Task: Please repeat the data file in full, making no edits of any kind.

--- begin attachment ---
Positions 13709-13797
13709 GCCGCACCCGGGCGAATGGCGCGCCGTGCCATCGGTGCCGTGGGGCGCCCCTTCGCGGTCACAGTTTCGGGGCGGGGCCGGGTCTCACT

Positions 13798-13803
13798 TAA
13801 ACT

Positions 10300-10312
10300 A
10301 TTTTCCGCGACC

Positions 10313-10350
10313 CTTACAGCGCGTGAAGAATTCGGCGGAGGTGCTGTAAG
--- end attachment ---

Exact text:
Positions 13709-13797
13709 GCCGCACCCGGGCGAATGGCGCGCCGTGCCATCGGTGCCGTGGGGCGCCCCTTCGCGGTCACAGTTTCGGGGCGGGGCCGGGTCTCACT

Positions 13798-13803
13798 TAA
13801 ACT

Positions 10300-10312
10300 A
10301 TTTTCCGCGACC

Positions 10313-10350
10313 CTTACAGCGCGTGAAGAATTCGGCGGAGGTGCTGTAAG